“If you don’t ‘get it’ at first, if you don’t see a meaning, it’s OK. It’s the client’s space to do what they need to do,” she says. “Anything you can think of that happens in life can be represented in a sand tray, [but] don’t make any assumptions. Ask the client what things represent. You may see something and assume, ‘Oh, this is XYZ,’ but it may be the opposite.”
As part of the meaning-making process, Galica takes photos of each scene after clients finish their sand trays. Later, they look at the photos together, talk about the progress the client has made and discuss how the person’s sand tray scenes have evolved. This is also a good way to track and prompt discussions of representations that come up repeatedly with clients, Galica says.
Clients often have to take some time to think it through before they can explain the scenes they have created in their sand trays. Many times, Galica says, issues and challenges that have been troubling clients don’t become clear to them until they see the issues played out in a sand tray. For example, a client who is feeling overwhelmed with school or home life might put figures all in a jumble on top of one another. Or a client may use one object to represent themselves and place another object or objects at a distance or facing away from them. In this case, the client may be struggling with loss, attachment issues or fear of letting loved ones down. Ultimately, however, it is up to the client — not the counselor — to discover and talk through the issue that has taken shape in the sand tray. At the same time, the counselor provides the prompting and support to help and encourage the client, Galica says.
“It can be tempting to ask, ‘What are you doing?’ or ‘What does that mean?’ But don’t stop them. Let it play out. Wait to the end and then say, ‘Talk to me about this. Describe it for me,’” Galica suggests. “Often, it will be something you [the counselor] never would have thought of. I learn something new every day.”
Galica recalls a particular client whose parents wanted him to become an engineer and were paying his way through college. He hated his engineering courses, however, and harbored a desire to become a jazz musician. This had manifested into academic and other struggles while he was away from home. When the client made sand tray scenes, he often placed a female figure at a distance from the figure he used to represent himself. After multiple sand trays and discussions, it became clear that the client was terrified to tell his mother he didn’t want to be an engineer.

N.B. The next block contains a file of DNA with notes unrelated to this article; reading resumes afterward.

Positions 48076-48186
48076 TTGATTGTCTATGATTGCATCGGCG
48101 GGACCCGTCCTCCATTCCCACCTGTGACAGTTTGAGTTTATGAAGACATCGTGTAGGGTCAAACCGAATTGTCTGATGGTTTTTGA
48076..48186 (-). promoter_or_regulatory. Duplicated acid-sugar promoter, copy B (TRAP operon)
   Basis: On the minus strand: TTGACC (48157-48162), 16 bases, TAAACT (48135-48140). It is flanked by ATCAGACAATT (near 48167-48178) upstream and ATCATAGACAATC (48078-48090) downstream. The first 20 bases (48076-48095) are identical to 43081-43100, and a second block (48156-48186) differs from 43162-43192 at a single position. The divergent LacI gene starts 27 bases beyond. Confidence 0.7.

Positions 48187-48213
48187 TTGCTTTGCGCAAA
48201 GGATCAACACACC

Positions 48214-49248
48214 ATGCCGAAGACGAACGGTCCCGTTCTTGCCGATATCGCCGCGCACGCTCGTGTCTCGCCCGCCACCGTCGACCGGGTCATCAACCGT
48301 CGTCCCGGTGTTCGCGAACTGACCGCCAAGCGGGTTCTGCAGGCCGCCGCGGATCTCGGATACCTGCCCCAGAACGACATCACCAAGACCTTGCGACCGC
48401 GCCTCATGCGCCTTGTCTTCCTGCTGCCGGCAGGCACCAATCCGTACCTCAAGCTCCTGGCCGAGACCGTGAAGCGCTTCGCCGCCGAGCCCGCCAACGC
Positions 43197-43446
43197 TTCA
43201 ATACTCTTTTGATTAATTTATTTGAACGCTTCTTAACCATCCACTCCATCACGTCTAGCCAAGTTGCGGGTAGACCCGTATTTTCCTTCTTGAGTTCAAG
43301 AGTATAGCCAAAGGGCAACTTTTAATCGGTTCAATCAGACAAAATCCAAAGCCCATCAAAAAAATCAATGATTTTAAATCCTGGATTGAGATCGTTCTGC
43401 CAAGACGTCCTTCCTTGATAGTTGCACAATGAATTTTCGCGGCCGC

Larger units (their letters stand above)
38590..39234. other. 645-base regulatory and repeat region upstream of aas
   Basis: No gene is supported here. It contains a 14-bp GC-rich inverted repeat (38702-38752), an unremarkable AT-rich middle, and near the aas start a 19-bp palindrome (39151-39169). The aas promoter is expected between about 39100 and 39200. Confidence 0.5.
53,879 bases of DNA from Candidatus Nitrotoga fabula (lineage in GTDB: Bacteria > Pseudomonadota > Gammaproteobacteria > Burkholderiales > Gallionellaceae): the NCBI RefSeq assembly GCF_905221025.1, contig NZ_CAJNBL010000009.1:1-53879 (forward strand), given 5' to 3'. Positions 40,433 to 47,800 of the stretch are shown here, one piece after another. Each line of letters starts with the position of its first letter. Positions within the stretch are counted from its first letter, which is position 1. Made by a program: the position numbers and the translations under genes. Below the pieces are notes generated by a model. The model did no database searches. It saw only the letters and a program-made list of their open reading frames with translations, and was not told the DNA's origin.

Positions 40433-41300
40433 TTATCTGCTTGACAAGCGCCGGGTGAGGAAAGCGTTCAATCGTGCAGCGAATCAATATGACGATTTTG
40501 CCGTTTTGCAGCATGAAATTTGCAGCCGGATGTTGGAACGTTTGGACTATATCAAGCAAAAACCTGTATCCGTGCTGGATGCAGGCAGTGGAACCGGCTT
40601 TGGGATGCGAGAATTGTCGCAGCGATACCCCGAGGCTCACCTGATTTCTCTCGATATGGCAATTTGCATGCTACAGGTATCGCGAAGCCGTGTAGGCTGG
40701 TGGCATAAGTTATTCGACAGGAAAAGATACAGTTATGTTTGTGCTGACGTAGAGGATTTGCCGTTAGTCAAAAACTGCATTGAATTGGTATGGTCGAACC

Galica began to focus on that fear with the client, asking him to express his feelings in a draft letter to his parents. She also had him speak to an empty chair as if his mother were there, which is a technique often used in Gestalt therapy. It took the student the entire semester before he felt prepared to tell his parents about his own dreams for his future.
As clients play out situations in sand trays, Galica asks them to show her what they would want life to look like if they had a magic wand to fix everything they were struggling with. What would a resolution look like? What would it look like in five, 10 or 20 years? From there, Galica and her clients talk through the issues and consider options for arriving at realistic resolutions.
Galica says sand trays can easily be used in conjunction with any modality to which a counselor is loyal. She regularly uses them along with cognitive behavior therapy for her college-age clients. Another benefit, she notes, is that the materials are readily available and easily transportable. Practitioners can pick up a plastic tray, sand and small figurines at any big box or craft supply store.
Sand tray work is a method that many counselors might not consider for adult clients “because we’re culturally conditioned [to think] that we don’t play after a certain age,” Galica says. However, sand tray work is very accessible (for both counselor and client), creative and versatile, she asserts.
“Broadly, it’s a way for clients to communicate without having to use words, because they may not have the words,” Galica says. For the client, it means, “I don’t have to stare you in the eyes and tell you all my secrets; the sand tray will tell you. … The beautiful thing about this is that as a counselor, there is no [need to assign] meaning. The only meaning comes from the client.”